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The Homebase small business employment data point to a 250K increase in October payrolls...
...But whatever happened in October, job growth will slow markedly over the next few months.
A fourth straight modest hourly earnings number would strongly suggest the trend is slowing.
The drop in home sales will depress spending on housing-related items, but they’re only 3% of GDP.
The rebound in the Philly Fed contradicts the plunge in the Empire State index; regional surveys are noisy.
The upward trend in jobless claims has slowed, and they remain extremely low.
The Homebase data suggest August payrolls were about as strong as July's.
Core retail sales likely rose quite strongly in July; the headline will be depressed by falling gas prices.
Soaring vehicle production is flattering industrial pro- duction, but it will boost GDP and depress inflation.
Wage growth remains too fast for comfort, but it should slow as participation rebounds.
All core inflation measures are now falling despite solid wage growth; margins close to a peak.
Third quarter GDP growth is set to rebound strongly, led by inventories, but consumption looks better too.
Payroll growth looks to have slowed to about 250K in July, continuing the slowing trend.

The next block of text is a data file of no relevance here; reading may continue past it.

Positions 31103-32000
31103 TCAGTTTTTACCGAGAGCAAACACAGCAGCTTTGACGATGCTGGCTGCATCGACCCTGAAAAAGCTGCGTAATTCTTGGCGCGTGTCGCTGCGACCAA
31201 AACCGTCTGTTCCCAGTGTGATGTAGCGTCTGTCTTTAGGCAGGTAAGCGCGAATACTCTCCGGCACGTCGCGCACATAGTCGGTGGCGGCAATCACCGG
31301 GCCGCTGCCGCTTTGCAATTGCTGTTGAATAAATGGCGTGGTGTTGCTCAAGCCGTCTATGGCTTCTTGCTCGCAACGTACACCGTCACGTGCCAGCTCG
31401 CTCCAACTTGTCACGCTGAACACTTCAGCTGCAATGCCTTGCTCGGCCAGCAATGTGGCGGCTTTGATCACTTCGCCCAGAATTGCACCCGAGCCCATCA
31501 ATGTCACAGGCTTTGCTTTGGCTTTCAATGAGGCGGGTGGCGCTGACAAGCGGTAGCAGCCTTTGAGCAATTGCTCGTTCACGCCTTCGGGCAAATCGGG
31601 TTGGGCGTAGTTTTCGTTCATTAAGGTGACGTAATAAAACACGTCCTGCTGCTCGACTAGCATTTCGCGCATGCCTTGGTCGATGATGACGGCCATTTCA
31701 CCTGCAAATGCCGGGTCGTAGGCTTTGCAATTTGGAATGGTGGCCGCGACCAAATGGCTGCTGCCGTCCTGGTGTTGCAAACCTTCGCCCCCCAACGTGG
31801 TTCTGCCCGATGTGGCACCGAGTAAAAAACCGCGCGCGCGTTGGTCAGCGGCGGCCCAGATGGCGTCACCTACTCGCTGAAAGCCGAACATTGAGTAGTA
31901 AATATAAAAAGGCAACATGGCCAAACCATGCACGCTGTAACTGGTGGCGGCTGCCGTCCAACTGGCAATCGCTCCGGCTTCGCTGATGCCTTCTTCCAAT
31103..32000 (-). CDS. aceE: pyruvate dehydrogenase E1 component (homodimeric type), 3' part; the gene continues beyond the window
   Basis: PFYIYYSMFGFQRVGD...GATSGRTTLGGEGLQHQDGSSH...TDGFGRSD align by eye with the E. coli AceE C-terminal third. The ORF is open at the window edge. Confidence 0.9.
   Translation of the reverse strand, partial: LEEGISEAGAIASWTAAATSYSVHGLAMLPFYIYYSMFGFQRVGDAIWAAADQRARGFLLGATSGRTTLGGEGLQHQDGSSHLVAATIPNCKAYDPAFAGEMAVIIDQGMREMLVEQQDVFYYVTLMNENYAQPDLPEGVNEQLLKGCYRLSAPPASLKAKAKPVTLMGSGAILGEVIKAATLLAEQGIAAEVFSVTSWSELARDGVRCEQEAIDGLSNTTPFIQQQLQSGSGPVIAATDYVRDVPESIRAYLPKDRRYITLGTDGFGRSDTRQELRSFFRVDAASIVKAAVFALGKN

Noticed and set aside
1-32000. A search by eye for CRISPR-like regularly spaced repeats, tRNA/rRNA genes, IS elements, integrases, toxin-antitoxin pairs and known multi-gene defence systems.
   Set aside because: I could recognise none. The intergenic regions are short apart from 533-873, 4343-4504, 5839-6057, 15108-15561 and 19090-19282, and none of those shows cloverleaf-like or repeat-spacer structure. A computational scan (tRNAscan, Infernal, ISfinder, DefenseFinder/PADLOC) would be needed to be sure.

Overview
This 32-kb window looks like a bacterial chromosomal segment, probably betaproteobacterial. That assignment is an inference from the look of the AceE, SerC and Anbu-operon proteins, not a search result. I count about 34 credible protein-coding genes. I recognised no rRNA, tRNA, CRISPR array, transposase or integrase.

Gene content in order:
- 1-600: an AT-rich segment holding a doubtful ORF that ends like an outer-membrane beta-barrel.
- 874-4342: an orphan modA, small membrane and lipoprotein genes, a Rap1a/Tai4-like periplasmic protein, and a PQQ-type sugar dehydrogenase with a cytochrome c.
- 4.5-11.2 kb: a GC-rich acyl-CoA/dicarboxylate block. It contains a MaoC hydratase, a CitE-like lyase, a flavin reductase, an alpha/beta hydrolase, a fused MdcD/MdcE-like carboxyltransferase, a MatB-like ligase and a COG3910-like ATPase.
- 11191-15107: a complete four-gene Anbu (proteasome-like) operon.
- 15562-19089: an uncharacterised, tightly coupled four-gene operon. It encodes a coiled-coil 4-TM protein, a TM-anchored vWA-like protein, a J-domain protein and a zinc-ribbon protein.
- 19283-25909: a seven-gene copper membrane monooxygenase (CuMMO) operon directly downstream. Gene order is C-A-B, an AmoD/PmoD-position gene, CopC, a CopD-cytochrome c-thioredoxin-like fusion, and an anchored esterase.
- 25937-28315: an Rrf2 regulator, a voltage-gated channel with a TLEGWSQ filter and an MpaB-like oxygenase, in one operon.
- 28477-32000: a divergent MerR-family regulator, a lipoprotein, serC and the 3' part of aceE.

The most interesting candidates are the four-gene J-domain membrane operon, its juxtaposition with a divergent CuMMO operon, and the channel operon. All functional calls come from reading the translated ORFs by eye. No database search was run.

The Q2 employment costs index should show that wage growth has softened markedly.
GDP growth likely will rebound in Q3, but final demand will be weak; that matters more to the Fed.
The Fed followed the script, but Chair Powell was careful to avoid making predictions for September.
With eight weeks of softer data to come before the next meeting, we think 50bp is a solid September bet.
The economy likely shrank at a 0.5% rate in the second quarter, thanks entirely to a swing in inventories.
Payroll growth likely slowed in July, but only modestly; Homebase data point to 300K or so.
Housing construction activity is falling rapidly, with a further 20%-plus decline likely.
Existing home sales probably fell in June, with inventory up and prices down; the rollover is underway.
Consumption likely rose at a 1.4% annualized rate in Q2; not bad, under the circumstances.
Non-auto manufacturing is sliding towards recession, but it is not representative of the whole economy.
The plunge in energy prices means that the July PPI likely will rise by only a couple tenths.
Payroll growth has stabilized at about 350K, but smaller gains are coming later in the summer/fall.
Wage gains have slowed far enough to exert material downward pressure on core-core inflation.
The Fed does not need to hike by 75bp this month; the risk of a wage-price spiral is small.
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